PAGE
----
If Mariam wrote this poem she wrote it from her outer cell.

Mariam of Qidun:

translated from Syriac by Fr. Dale A. Johnson

Let me sit and weep and groan about my life,

Woe is me.

What happened to me and how I fell,

Lord have mercy upon me.

I was the niece of the famous Abraham, Woe is me!

Through the counsel of Satan I fell,

Oh because of you Evil One

what have you done to me?

The son of the king chose me to rejoice in his wedding banquet, Woe is me!

I loved the ones of earth more than him,

Oh Lord have mercy upon me.

I did wear a beautiful habit, woe is me!

I cast it off and I wore the habit of an harlot,

Oh Lord have mercy upon me.

All those who knew me, they shall give woe to me.

I abandoned my Lord and I loved the world,

Oh because of you Evil One, what have you done to me?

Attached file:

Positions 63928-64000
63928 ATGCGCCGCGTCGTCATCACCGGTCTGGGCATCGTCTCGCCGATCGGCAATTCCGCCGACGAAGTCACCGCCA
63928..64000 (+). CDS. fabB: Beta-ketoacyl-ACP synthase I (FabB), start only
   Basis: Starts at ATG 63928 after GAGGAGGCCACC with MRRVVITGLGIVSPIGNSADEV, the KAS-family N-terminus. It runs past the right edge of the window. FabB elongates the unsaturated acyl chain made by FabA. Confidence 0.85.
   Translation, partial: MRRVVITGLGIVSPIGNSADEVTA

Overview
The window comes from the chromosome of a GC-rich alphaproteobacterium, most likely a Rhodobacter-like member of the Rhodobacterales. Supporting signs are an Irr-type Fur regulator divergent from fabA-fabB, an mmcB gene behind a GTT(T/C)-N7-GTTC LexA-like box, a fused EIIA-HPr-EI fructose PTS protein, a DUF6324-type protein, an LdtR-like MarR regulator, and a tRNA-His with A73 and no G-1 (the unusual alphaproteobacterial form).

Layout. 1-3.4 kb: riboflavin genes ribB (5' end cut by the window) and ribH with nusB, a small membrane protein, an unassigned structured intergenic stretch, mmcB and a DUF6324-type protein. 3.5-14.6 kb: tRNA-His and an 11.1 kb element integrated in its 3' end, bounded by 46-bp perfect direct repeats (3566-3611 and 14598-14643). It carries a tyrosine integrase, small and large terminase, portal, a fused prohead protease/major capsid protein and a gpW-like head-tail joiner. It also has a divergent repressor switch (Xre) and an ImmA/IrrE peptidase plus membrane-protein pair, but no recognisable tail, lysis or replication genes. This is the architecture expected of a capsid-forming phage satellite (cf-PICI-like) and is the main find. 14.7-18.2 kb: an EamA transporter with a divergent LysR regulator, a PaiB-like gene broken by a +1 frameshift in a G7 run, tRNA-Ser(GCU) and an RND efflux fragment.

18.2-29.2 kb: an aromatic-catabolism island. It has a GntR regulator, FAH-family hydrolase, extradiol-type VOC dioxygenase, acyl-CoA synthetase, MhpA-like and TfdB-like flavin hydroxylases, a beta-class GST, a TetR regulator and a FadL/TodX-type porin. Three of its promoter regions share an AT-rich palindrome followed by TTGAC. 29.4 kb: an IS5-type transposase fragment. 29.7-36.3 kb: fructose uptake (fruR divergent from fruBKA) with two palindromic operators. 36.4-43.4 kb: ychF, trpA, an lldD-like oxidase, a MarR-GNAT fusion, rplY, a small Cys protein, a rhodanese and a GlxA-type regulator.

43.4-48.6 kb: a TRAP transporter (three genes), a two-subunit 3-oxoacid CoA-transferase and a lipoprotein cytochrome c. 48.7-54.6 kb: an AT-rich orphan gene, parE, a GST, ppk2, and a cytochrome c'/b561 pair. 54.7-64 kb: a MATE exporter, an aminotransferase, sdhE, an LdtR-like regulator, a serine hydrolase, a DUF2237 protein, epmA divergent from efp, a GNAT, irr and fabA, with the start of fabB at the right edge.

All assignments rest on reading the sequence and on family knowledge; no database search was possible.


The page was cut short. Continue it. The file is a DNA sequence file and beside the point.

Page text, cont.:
I did wear the armour of the Holy Spirit, woe is me!

I hurled it from me and I fell backwards,

Oh my Lord have mercy on me.

I was loved and with the Messiah I did work, woe is me!

Because I listened to Satan he ruined me,

Oh because of you Evil One, what have you done to me?

I strayed from the study of books which I did read, woe is me!

and the sound of musical instruments was sweet to me,

Oh because of you Evil One, what have you done to me.

I was a pure and innocent dove, woe is me!

and in the traps of Satan I fell,

Oh because of you Evil One, what have you done to me?

An hair garment I wore wept for me, woe is me!

because I took it off then the Messiah left me,

Oh because of you Evil One, what have you done to me?

A harbour of peace I had found for myself and I abandoned it, woe is me!